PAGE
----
Motivation: Recent advances in high-throughput genotyping and brain imaging techniques enable new approaches to study the inuence of genetic variation on brain structures and functions. Traditional association studies typically employ independent and pairwise univariate analysis, which treats single nucleotide polymorphisms (SNPs) and quantitative traits (QTs) as isolated units and ignores important underlying interacting relationships between the units. New methods are proposed here to overcome this limitation. Results: Taking into account the interlinked structure within and between SNPs and imaging QTs, we propose a novel Group-Sparse Multi-task Regression and Feature Selection (G-SMuRFS) method to identify quantitative trait loci for multiple disease-relevant QTs and apply it to a study in mild cognitive impairment and Alzheimer's disease. Built upon regression analysis, our model uses a new form of regularization, group ℓ 2,1-norm (G 2,1-norm), to incorporate the biological group structures among SNPs induced from their genetic arrangement. The new G 2,1-norm considers the regression coefficients of all the SNPs in each group with respect to all the QTs together and enforces sparsity at the group level. In addition, an ℓ 2,1-norm regularization is utilized to couple feature selection across multiple tasks to make use of the shared underlying mechanism among different brain regions. The effectiveness of the proposed method is demonstrated by both clearly improved prediction performance in empirical evaluations and a compact set of selected SNP predictors relevant to the imaging QTs.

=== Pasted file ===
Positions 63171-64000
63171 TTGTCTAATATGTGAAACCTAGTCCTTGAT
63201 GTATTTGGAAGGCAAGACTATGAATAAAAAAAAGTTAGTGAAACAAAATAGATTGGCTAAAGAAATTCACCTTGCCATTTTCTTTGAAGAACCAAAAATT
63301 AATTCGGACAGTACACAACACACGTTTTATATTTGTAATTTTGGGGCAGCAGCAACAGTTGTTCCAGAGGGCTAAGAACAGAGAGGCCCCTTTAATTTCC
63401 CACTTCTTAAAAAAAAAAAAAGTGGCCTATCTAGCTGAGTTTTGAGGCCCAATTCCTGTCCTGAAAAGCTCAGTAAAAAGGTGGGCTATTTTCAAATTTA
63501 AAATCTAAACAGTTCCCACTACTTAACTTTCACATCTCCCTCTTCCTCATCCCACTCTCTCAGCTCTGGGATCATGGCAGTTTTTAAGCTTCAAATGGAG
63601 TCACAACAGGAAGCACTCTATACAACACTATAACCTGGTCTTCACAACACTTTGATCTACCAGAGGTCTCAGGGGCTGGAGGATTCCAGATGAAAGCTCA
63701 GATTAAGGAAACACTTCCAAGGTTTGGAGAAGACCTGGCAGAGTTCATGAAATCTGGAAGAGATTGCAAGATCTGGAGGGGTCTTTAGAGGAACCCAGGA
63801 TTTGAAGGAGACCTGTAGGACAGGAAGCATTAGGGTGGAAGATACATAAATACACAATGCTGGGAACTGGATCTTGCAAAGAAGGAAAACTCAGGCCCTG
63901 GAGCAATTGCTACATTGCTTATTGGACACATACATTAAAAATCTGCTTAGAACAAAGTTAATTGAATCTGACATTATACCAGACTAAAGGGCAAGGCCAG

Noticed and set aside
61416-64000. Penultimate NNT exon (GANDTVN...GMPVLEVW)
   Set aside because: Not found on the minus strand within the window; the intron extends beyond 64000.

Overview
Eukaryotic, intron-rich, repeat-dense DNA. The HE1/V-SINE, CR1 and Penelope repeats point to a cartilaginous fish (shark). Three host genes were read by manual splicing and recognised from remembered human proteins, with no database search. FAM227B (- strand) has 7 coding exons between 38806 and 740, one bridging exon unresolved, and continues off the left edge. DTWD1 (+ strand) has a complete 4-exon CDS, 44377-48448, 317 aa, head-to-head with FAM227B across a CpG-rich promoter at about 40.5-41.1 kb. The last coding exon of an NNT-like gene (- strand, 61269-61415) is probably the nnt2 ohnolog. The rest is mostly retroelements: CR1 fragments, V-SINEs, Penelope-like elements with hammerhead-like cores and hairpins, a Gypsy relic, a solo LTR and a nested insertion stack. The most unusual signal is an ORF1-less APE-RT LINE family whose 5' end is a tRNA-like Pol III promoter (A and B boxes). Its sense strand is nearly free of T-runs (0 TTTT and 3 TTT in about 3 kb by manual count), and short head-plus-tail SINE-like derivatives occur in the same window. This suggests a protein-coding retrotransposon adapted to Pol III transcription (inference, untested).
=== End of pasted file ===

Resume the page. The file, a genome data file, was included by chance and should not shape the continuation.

ASJC Scopus subject areas
- Statistics and Probability
- Molecular Biology
- Computer Science Applications
- Computational Theory and Mathematics
- Computational Mathematics